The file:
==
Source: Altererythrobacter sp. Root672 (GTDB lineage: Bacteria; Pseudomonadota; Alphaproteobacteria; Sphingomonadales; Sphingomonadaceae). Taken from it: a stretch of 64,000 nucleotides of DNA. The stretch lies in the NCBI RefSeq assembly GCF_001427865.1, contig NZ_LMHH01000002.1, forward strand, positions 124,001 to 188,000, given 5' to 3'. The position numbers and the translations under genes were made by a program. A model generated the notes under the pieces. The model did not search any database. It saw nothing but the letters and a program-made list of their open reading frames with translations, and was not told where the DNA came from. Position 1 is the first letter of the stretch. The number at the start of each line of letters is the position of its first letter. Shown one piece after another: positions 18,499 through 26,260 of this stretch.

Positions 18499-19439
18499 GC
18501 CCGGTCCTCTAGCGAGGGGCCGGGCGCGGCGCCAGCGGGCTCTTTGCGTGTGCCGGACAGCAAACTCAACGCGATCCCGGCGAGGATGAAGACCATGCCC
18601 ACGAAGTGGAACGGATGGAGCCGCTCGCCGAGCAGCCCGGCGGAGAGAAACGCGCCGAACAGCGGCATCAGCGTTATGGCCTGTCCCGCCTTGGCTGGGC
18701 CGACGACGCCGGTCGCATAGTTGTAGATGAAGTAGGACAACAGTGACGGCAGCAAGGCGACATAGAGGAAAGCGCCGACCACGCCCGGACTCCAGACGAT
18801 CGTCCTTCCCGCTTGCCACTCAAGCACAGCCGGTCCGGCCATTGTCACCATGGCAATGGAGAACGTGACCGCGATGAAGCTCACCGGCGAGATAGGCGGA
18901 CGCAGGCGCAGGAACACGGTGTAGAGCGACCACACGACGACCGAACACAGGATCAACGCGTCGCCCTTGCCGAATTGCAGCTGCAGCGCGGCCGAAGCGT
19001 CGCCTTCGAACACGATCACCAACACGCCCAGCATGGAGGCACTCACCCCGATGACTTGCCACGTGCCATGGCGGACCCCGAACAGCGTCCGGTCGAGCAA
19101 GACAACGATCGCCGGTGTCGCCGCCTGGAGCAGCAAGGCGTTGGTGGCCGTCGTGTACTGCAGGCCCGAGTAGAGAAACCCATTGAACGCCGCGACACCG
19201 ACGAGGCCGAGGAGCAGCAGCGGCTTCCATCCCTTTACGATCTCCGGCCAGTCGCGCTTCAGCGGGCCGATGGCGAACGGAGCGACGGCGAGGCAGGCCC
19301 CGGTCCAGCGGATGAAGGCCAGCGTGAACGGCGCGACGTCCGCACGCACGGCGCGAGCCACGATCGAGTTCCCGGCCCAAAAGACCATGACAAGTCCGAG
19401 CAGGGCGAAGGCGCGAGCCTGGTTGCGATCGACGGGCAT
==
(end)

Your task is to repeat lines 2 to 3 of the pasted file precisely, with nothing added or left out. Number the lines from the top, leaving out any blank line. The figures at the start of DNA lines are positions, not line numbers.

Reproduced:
Positions 18499-19439
18499 GC